This study investigated suitability of TiN- and TiCN-coated cemented carbide tools in the machining of conventionally produced stainless steel with hot isostatic pressed (HIPed) NiTi coating. Near-equiatomic nickel–titanium alloy (NiTi) has many attractive material properties, such as pseudo-elasticity and shape memory effects, which result into beneficial engineering properties, e.g. as cavitation resistant coatings in addition to its well-known shape memory properties. Stainless steels are often considered to be poorly machinable materials; materials with high elasticity are also difficult to machine. In drilling stainless steel with a pseudo-elastic-coating material, machinability difficulties are caused by the high strength and work hardening rate of steel and the pseudo-elastic properties of the coating material. In this study, drilling tests were carried out by a machining center. The machinability was studied by analyzing cemented carbide drills and chips. The interface between stainless steel and NiTi coating was examined with scanning electron microscopy (SEM) and energy dispersive spectroscopy (EDS) analysis. The effect of feed rate on chip formation and tool wear was analyzed. The cutting tests indicated that cutting speeds of 50 m/min, a feed rate of 0.1–0.2 mm/rev, and solid carbide drills can be applied, from a machinability standpoint. A HIPed pseudo-elastic coating decreases machinability. When effective cutting speeds and feed rates were utilized, optimal tool life was achieved without a decrease in coating properties.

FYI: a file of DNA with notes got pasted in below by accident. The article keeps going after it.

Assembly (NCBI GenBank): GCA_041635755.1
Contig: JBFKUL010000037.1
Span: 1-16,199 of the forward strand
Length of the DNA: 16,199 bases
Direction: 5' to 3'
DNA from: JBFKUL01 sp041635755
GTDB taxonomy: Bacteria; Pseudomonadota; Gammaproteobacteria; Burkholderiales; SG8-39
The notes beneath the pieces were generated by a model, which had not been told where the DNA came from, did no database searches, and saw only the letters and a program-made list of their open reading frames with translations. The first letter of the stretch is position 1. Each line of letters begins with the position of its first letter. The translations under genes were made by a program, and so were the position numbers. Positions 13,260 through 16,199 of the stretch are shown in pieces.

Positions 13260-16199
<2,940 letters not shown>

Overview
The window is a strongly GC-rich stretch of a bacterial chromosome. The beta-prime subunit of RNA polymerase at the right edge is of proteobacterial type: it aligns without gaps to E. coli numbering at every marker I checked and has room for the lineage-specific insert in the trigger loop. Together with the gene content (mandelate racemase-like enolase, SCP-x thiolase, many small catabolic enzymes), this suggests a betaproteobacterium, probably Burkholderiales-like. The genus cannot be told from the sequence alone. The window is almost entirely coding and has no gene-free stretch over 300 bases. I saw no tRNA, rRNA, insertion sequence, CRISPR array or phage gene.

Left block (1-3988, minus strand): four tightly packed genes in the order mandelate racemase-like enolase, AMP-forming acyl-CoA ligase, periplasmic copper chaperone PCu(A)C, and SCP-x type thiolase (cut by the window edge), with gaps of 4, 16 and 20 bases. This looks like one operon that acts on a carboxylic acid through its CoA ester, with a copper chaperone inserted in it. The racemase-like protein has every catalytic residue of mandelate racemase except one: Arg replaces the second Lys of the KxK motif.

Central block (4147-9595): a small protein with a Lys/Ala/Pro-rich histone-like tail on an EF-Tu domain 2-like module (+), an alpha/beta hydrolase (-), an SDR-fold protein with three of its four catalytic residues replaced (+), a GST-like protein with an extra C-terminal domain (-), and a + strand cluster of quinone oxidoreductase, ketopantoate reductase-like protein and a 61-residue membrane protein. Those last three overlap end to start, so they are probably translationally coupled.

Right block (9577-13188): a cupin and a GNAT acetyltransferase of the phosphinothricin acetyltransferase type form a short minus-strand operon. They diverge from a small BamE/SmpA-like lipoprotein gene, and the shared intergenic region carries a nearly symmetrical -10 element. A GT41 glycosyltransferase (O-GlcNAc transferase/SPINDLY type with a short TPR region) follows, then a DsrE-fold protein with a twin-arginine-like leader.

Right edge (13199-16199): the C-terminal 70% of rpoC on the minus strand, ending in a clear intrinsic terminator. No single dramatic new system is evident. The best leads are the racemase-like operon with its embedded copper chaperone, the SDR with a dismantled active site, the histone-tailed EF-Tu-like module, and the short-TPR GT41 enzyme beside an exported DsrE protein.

- stainless steel
- NiTi coating